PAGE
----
Berry Gardens to use shelf life technology

Berry and stone fruit marketing organisation Berry Gardens has signed an arrangement with technology company Anacail to exclusively use their ozone technology for berries, cherries and plums in the UK.

Berry Gardens CEO, Jacqui Green, said, “This technology is game changing in our industry, using ozone, a proven sterilant, to reduce the presence of yeasts and moulds. This means extended shelf life, reduced waste and a better product for our consumer. We are thrilled to be working with Anacail and our businesses are closely aligned in our ambition to ensure the best berries, cherries and plums are available to our consumers across the breadth of the retail sector.”

Anacail, which is a venture capital backed SME spin-out from the Astrophysics Department at Glasgow University, specialises in creating and handling ozone in revolutionary, safe and flexible ways. Its key technology allows the generation of ozone (an activated form of oxygen), inside sealed packages, without damaging or opening the package.

Anacail’s CEO, Ian Muirhead commented, “We are delighted to sign this collaboration with Berry Gardens, a major player and leading innovator in their sector.  It is a major milestone for Anacail in bringing our innovative technology to market.”

Photo Caption: Anacail’s F-LC2-250 in-pack ozone machine.

Photo Credit: Anacail Ltd

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Southern England Farms trials English workers

Cornish-based vegetable grower Southern England Farms has taken part in the BBC programme Inside Out South West, highlighting the migrant labour crisis by employing a group of young people from Plymouth to pick cabbages.

After four hours the farm’s Eastern European staff had picked nearly 10 times as many cabbages as the young British workers. Jennifer Brunt, 23, who works in sales, said, “This is hard, my hands are too small and they’re cold and my nose is running. My fingers are already frozen and we haven’t even been here for an hour.”

Another woman, 22-year-old Cambridge-graduate Hottie Burrows, had to sit in a tractor to warm her hands up. “Honestly, I was in so much pain but I don’t quit,” she said. “Like last year I ran two marathons if I can do that why can’t I pick cabbages?”

The farm normally employs 500 pickers. Owner Greville Richards commented, “It’s rewarding if you want to get on. Some of the teams that we have here earn very good money. Now we are finding that we are Bulgarian and Romanian, purely because the Lithuanians and the Polish don’t want to come here because there’s nothing in it for them now with the way the exchange rate is.”

One British worker said they would “never” consider the job as a career.

Photo Caption: The farm normally employs 500 pickers.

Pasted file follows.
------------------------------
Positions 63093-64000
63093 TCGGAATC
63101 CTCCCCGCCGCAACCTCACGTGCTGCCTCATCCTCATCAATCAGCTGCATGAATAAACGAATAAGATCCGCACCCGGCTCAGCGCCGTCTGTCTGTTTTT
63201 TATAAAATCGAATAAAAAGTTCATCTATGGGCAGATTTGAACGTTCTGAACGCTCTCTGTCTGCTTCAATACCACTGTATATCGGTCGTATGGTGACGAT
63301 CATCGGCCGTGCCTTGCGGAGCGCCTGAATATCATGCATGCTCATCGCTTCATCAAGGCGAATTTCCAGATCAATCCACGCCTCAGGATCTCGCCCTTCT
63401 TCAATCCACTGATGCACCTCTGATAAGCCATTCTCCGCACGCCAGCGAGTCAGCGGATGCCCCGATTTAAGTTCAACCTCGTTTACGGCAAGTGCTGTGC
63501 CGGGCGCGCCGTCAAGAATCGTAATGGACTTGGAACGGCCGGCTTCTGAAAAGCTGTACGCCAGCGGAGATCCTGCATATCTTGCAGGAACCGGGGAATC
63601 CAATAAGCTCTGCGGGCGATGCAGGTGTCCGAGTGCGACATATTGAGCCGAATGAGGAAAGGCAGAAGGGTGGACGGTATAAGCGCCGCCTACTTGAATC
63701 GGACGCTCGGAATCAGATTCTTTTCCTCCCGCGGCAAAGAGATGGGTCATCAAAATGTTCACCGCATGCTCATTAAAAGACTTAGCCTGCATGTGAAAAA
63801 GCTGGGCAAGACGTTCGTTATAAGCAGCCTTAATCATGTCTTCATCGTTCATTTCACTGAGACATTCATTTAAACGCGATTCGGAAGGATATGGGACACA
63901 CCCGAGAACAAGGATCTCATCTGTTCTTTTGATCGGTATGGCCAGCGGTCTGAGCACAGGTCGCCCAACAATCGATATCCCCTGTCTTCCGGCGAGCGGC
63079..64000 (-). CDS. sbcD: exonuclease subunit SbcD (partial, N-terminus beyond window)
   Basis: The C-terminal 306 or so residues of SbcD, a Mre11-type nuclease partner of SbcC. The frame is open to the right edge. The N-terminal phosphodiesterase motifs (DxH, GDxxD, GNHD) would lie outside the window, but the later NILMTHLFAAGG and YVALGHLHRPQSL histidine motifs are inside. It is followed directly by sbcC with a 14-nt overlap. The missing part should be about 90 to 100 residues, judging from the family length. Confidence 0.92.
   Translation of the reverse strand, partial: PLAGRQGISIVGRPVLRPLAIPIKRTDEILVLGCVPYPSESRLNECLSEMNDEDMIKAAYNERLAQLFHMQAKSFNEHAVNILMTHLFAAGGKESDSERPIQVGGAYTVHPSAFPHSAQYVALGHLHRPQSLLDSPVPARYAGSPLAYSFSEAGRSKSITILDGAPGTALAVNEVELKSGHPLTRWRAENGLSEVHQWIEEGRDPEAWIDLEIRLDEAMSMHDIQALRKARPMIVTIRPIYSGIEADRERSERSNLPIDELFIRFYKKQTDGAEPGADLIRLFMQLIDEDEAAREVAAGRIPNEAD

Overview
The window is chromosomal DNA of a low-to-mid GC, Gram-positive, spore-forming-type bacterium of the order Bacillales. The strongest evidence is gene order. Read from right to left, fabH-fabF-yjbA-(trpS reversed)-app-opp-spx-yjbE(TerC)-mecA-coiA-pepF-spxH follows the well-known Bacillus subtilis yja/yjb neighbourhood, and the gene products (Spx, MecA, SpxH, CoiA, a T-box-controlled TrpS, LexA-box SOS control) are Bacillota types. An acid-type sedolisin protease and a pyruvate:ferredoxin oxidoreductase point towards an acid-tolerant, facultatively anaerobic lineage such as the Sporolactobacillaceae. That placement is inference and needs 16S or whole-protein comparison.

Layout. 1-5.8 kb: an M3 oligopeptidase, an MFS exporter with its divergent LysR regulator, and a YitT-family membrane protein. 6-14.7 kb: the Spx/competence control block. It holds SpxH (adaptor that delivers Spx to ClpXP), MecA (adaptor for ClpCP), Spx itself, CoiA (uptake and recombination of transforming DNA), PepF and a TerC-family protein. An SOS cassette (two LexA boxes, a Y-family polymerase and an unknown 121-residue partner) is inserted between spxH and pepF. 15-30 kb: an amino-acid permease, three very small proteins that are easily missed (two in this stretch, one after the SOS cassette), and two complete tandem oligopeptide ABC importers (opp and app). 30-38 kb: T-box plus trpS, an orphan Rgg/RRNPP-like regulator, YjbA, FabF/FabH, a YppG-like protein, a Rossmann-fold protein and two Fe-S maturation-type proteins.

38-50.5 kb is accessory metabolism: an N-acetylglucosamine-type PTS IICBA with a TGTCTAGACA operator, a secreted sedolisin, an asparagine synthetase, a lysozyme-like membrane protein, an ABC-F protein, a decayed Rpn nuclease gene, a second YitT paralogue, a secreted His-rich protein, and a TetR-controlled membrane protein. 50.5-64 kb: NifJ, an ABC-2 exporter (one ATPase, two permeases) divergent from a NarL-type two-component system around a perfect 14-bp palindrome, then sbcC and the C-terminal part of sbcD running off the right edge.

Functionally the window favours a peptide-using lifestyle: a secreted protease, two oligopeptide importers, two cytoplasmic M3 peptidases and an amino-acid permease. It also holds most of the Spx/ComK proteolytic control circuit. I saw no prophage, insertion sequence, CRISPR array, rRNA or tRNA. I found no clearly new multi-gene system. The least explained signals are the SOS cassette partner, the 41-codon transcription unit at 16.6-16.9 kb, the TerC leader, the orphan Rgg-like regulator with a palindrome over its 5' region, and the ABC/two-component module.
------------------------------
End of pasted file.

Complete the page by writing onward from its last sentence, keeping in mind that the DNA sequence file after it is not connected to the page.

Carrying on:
Photo Credit: Southern England Farms

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Sales double at juice firm

Juice producer The Juice Executive says that sales have doubled in the last year with turnover increasing by £600,000 to just over £1 million.

The Kent-based company, which was started by 23 year old Alex Auger in her garage in 2014, produces more than 40 different organic juices and sells online and through independent retailers.

“I originally started off in my garage and was dropping samples off to some of the big financial services companies,” explained Alex. “It kind of snowballed since then and the time was right to put in some better practices that will allow me to concentrate on growth, whilst having a structured approach to securing and developing the best talent.

“We’ve just done the figures and we hit £1.01m in 2017, a £600,000 increase on the previous year. This has come from more retailers looking for us to contract manufacture their juices and a desire from independent coffee houses keen to co-brand their own great tasting range of juices. The plan is to grow by another 30 per cent in the coming year.”

Photo Caption: Alex Auger of The Juice Executive.

Photo Credit: YouTube

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New ‘Tomato Expression Atlas’ dives deep into the fruit’s flesh

Researchers have published a ‘spatiotemporal map’ of gene expression for all tissues and all the developmental stages of tomato fruit which highlights how a fruit changes from inside to out as it ripens.

How a fruit ripens has long been an important question for breeders, and with the global tomato market worth around $55 billion a year, tomato is an important subject for understanding the genetic basis of commercially important traits, such as size, colour, flavour, and nutritional content.

“We needed unbiased sampling that was as representative as possible. For that purpose, we harvested in total more than 400 samples from more than 60 randomly selected individual tomato plants,” explained postdoctoral scientist Philippe Nicolas who was involved in the multi-partner project.

The researchers carefully dissected the tomato tissues by hand and with lasers to isolate and sequence RNA from individual tissues and even cells. The sequence data was then compiled, parsed, and organized into the Tomato Expression Atlas (TEA), where it can be analyzed to investigate the various biological processes important for fruit development.

“The TEA database offers an unprecedented level of interactivity and novel ways to visualize complex, multidimensional expression data,” added scientist Lukas Mueller, referring to the TEA’s graphic interface that allows users to visualize gene expression through heat maps and fruit pictographs.